This two-hour seminar will bring together Program of All-Inclusive Care for the Elderly (PACE) leaders and experts, policymakers, and advocates to provide an in-depth look at the PACE program and its ability to meet the needs of a growing Medicare population. We will explore topics ranging from policy solutions that are being considered to address the Medicare Part D dilemma to the ways in which PACE programs have adapted during Covid-19. View agenda highlights below or see our most up-to-date list of participants.

Agenda Highlights:

  • Hear from Senator Bob Casey of Pennsylvania and US Representative Debbie Dingell of Michigan’s 12th Congressional District on how PACE can potentially change the way aging occurs in the US
  • A panel of leading PACE innovators share what they are doing before, during, and after Covid-19
  • Key state and federal policymakers cover the major challenges, barriers, and opportunities to PACE expansion today
  • Leading advocates and policy experts provide a glimpse into the future through their broader vision for PACE 10 years from now

Register Here Learn More

COVID-19 Exposed the Faults in America’s Elder Care System. This Is Our Best Shot to Fix Them

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For the American public, one of the first signs of the COVID-19 pandemic to come was a tragedy at a nursing home near Seattle. On Feb. 29, 2020, officials from the U.S. Centers for Disease Control and Prevention (CDC) and Washington State announced the U.S. had its first outbreak of the novel coronavirus. Three people in the area had tested positive the day before; two of them were associated with Life Care Center of Kirkland, and officials expected more to follow soon. When asked what steps the nursing home could take to control the spread, Dr. Jeff Duchin, health officer for Seattle and King County, said he was working with the CDC to provide guidance, “but,” he acknowledged, “it is a very challenging environment, particularly with so many vulnerable patients, to manage an outbreak.”

It turned out the virus had already been circulating among Life Care’s residents for weeks by the time administrators took action, and soon it was tearing through the facility. By March 5, at least nine residents had already died of COVID-19, and a group of families whose loved ones were still inside held a desperate press conference. “Our families are dying. We don’t know what to do. Our calls for help aren’t working,” Kevin Connolly, whose father-in-law lived in the facility, told reporters. “We have limited resources to battle this disease, and I think somebody somewhere decided that this population of people wasn’t worth wasting resources on.”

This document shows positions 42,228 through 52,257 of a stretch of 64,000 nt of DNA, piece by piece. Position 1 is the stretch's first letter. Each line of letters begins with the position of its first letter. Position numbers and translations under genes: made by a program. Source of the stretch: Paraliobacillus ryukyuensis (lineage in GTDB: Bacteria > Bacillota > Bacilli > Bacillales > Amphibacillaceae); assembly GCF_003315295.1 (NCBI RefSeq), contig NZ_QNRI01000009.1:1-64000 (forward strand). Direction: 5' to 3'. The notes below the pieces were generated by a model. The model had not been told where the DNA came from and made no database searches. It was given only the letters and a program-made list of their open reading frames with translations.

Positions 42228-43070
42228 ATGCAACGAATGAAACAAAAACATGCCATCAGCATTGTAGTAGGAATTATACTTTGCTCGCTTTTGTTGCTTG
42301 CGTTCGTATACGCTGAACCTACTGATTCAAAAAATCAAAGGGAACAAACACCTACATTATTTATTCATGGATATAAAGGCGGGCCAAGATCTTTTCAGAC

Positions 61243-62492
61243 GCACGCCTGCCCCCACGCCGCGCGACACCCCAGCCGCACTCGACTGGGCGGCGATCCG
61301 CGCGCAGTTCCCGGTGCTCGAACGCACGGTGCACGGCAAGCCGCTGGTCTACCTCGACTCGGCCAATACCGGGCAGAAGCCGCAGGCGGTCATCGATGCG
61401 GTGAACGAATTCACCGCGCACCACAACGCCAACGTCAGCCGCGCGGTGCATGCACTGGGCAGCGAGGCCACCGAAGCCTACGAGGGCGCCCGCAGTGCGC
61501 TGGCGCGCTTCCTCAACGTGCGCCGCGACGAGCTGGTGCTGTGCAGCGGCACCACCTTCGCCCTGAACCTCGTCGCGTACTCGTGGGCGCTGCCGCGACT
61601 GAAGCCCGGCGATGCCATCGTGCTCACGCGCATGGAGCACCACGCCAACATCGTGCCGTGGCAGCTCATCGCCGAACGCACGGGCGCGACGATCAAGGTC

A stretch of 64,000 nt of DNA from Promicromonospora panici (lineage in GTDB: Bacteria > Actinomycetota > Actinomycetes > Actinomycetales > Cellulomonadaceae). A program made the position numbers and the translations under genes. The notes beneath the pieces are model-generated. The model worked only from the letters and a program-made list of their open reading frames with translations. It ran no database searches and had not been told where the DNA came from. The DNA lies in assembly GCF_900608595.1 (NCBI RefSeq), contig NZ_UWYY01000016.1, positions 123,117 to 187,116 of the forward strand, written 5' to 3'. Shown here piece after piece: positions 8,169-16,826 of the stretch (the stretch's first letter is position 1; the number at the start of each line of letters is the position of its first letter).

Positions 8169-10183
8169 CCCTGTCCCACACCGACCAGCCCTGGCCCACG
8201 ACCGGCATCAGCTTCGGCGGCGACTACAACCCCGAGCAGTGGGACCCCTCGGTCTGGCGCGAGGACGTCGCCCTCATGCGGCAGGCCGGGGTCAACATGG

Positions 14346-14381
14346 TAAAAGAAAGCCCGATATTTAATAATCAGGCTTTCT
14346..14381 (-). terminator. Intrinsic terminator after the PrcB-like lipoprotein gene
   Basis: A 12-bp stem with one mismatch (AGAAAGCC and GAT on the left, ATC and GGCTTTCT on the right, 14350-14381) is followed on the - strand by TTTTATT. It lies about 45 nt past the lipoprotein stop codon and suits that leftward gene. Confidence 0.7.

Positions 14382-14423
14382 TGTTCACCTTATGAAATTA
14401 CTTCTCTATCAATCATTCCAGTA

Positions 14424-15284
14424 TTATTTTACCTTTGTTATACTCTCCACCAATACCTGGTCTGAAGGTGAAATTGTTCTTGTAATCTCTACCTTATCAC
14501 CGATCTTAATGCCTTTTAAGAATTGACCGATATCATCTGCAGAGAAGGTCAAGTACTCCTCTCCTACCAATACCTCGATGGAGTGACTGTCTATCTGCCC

Many long-term-care experts would say Connolly was right. The pace at which that first U.S. coronavirus outbreak spread through Life Care, killing dozens of residents in weeks, shocked the public. But for those familiar with long-term care, it wasn’t surprising. “We really failed in a lot of ways, historically but also during this pandemic, to value older adults,” says David Grabowski, a professor at Harvard Medical School and an expert on long-term care. That is to say, the U.S. health care system basically left its nursing-home residents as sitting ducks for a viral pandemic like COVID-19.

Read the full article here.

PACE Providers Shift Services Toward the Home Amid Nation’s Long-Term Care Overhaul

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The COVID-19 pandemic has revealed a dire need to rethink how and where Americans age, most long-term care experts agree.

Investing in small-home senior living and “nursing homes without walls” are among the several innovative ideas that have been floated over the past year. Alternatively, some aging services stakeholders have simply called for a sweeping redirection of government funds away from facilities toward in-home care, something President Joe Biden is backing in his newly proposed “American Jobs Plan.”

There’s another way to reimagine long-term care in the U.S. that isn’t being talked about nearly enough, however: Programs of All-Inclusive Care for Elderly (PACE).